A Brief History
On August 1, 1620, the British ship, Speedwell, sailed from Delfshaven along with the Mayflower to bring separatists known as Pilgrims to the New World. Alas, the Speedwell was not seaworthy and after several attempts the ship was abandoned as a transport to America and Mayflower made the voyage into history alone.
Speedwell was originally named Swiftsure and was built in 1577, making her a relatively old vessel at the time of the proposed voyage to America. Decommissioned by the British navy in 1605, her name was changed, and she became a commercial vessel. Her name, Speedwell, is actually in honor of a wildflower that grows in Britain, although her namers certainly had tongue in cheek while keeping her new name in line with her old name. Speedwell was a relatively small ship, displacing about 60 tons, as compared to the 180 tons displaced by the Mayflower.
Despite her leakiness and problems in taking on water, Speedwell continued to serve and in 1635 made a successful voyage to Virginia!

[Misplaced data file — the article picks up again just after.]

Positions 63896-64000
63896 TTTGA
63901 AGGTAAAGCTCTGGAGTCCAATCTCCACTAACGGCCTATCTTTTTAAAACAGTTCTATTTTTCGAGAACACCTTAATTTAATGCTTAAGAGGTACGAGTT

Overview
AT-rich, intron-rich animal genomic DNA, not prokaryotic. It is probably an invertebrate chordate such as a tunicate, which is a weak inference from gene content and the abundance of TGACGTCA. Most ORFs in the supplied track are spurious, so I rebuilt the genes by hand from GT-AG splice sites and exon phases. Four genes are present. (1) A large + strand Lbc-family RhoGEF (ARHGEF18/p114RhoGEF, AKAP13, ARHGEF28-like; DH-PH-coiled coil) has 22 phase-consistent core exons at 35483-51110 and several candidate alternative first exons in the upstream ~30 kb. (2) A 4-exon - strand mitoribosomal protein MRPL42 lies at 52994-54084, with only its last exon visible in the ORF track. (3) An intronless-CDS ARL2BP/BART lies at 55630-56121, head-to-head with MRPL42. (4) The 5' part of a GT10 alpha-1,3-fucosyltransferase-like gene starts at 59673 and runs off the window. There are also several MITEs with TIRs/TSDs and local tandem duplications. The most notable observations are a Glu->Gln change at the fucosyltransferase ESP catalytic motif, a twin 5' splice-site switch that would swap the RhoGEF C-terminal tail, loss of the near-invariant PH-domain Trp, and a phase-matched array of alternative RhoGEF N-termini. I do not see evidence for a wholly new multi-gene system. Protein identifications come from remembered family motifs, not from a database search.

Question for students (and subscribers): Were you previously aware of the Speedwell accompanying the Mayflower? Please let us know in the comments section below this article.
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For more information, please see…
Bradford, William. Of Plymouth Plantation: 1620-1645. Independently published, 2020.
Philbrick, Nathaniel. Mayflower: Voyage, Community, War. Penguin Books, 2007.
The featured image in this article, a painting by Robert W. Weir (photograph courtesy Architect of the Capitol) of Protestant pilgrims on the deck of the ship Speedwell before their departure for the New World in 1620, is a work of an employee of the Architect of the Capitol, taken or made as part of that person’s official duties. As a work of the U.S. federal government, all images created or made by the Architect of the Capitol are in the public domain in the United States.